Humans Are the Real Monsters/Humans Are (incredibly) Flawed: Played with. The RDA itself and its security force are this trope, driven by greed, blissful disregard for nature and a healthy dose of Fantastic Racism. The scientists, however, are openly ashamed of and disgusted by their actions, respect Na'vi culture and try to establish some sort of compromise. Note that the scientists care more partly because they understand better. To a lot of the humans, the Na'vi connection to the trees seems mostly sentimental, and a lot of them dismiss the idea of using those trees to communicate as "tree-hugging nonsense", even when a scientist explains explicitly how it works.
In Case You Forgot Who Wrote It: The film is referred to as James Cameron's Avatar by third parties (probably to avoid confusion with the other Avatar), though this is rare for the film itself.
Infant Immortality: Seemingly averted. After the destruction of Hometree, a Na'vi mother is seen crying over a limp child being carried by an older male. The intensity of her emotions would suggest that he was not merely unconscious. Although we don't actually see it happen, Grace's school was shot up by RDA goons. In the extended edition, she reveals to Jake that Neytiri's sister and some other children were killed during this incident.
In Space Everyone Can See Your Face: The exopacks show a lot more face than your typical oxygen mask, although technically they aren't oxygen masks, they are more like air filters/gas masks — the oxygen comes directly from Pandora's atmosphere. Also it makes sense to make the faces in the mask more visibles so that one can check anothers face for signs problems, or communicate without sound.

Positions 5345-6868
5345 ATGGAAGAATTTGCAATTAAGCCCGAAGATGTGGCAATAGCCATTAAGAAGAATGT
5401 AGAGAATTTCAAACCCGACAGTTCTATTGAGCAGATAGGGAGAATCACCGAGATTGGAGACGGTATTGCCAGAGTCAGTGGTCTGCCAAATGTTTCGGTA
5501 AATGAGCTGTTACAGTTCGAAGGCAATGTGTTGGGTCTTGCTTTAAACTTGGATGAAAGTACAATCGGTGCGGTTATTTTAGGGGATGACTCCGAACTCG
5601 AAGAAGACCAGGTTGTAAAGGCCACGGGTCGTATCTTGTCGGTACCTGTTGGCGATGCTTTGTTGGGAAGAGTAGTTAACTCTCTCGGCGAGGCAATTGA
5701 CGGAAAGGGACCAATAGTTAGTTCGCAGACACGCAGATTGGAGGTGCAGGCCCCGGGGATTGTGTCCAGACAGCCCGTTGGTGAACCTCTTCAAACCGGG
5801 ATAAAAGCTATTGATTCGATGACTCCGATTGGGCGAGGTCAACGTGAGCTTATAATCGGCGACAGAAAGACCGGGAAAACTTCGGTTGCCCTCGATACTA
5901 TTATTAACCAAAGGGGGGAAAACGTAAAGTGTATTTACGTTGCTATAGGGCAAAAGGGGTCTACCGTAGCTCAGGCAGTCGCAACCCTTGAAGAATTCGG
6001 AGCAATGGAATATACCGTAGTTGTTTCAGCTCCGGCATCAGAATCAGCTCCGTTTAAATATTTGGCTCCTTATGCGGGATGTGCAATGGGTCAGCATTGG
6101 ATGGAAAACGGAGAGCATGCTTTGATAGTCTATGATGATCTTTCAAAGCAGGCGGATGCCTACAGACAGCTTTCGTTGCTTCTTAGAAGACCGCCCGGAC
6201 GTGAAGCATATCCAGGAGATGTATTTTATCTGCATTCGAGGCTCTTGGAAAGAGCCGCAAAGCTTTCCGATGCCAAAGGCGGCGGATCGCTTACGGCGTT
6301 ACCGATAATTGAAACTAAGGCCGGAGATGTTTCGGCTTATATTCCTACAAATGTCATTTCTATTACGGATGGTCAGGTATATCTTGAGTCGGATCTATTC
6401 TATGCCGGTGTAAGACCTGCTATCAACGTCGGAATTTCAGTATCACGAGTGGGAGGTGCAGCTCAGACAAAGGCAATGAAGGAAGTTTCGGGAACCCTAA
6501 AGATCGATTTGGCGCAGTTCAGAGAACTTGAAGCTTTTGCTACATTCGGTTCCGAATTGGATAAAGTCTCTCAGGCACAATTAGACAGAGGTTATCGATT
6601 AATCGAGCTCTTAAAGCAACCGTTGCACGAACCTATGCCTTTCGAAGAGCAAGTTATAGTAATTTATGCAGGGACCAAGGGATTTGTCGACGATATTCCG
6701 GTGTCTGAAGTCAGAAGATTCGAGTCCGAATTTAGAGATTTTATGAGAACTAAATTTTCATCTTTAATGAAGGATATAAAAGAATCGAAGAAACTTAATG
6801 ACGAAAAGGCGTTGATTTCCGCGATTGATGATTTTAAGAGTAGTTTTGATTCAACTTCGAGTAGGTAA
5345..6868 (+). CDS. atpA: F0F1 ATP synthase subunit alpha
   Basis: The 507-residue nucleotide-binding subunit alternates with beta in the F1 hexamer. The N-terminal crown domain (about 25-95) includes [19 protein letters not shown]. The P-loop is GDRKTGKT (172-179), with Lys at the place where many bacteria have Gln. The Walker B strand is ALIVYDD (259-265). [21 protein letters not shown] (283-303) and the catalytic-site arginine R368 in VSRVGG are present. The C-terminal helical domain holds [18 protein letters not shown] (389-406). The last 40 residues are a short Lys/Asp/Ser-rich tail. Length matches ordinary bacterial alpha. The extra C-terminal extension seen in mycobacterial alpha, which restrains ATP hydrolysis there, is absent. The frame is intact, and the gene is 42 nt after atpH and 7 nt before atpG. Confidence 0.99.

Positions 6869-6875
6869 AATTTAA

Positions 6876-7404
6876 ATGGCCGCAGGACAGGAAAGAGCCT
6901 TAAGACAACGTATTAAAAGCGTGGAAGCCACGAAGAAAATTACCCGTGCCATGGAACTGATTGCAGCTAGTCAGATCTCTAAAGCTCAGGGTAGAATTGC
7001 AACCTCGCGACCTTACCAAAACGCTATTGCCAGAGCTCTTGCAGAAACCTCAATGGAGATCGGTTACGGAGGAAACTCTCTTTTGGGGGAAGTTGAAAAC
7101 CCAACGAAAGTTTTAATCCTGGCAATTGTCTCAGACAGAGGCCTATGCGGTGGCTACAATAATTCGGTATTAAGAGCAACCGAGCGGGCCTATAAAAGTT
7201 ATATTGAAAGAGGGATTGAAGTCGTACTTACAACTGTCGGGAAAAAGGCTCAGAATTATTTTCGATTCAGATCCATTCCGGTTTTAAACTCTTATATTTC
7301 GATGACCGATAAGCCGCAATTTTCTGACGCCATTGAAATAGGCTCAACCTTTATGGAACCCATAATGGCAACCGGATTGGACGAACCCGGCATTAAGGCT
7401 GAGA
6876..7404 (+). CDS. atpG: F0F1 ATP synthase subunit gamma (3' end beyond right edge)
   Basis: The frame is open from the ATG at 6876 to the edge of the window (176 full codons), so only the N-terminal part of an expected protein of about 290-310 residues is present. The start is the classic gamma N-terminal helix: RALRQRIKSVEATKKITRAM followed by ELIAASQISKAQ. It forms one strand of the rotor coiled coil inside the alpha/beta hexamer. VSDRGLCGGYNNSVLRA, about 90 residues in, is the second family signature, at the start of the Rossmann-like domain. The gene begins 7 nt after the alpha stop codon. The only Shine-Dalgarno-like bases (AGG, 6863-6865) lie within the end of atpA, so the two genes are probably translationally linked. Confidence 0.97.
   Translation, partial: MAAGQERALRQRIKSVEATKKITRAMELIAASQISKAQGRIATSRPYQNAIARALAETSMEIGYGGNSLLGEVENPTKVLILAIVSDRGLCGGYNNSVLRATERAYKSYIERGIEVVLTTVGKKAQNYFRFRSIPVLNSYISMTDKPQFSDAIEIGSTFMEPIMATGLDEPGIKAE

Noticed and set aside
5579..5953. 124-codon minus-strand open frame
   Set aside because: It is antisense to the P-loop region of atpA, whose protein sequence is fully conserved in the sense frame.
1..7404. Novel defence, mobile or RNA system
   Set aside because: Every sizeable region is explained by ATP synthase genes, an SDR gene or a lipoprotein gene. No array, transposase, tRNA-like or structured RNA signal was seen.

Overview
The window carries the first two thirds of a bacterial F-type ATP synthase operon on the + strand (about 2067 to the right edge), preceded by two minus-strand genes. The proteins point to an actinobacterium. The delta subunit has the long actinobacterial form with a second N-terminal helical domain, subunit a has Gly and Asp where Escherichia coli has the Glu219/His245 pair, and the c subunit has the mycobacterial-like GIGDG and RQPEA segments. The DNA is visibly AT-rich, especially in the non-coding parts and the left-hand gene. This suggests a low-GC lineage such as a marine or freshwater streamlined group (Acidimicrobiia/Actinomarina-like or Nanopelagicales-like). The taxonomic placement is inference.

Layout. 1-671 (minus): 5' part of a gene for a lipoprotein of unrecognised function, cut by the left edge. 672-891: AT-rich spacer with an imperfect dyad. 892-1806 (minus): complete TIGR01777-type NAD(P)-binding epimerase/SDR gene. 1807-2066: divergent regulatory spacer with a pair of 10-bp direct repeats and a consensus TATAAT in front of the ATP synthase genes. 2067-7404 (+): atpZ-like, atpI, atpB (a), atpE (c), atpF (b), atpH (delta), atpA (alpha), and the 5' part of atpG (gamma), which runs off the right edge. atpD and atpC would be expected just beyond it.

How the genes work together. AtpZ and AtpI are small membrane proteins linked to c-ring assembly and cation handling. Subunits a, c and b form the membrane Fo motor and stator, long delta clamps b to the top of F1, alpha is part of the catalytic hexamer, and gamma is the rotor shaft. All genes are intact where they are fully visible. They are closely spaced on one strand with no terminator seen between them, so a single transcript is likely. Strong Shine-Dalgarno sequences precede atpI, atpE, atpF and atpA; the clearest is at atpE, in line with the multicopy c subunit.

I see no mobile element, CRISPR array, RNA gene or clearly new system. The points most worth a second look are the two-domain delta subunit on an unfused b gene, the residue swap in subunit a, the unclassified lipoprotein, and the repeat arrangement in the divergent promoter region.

Grace mentions that she would die for a chance to have access to the Tree of Souls so she could take samples. After being mortally wounded, she is brought to the Tree of Souls in an attempt to use it to save her life. Despite being in too much pain to move, she still manages to express her desire to take samples.
Also the various uses of "time to"/"have to wake up" throughout the film in concurrence with the film's real world/dream state theme.
Trudy: Damn, I was hoping for a plan that didn't involve martyrdom. Grace: What are you gonna do, shoot me? Quaritch: Oh, I can do that. Jake: One life ends, another begins. Jake: Everything is backwards now, like out there is the true world, and in here's the dream Jake: Sooner or later, you always gotta wake up.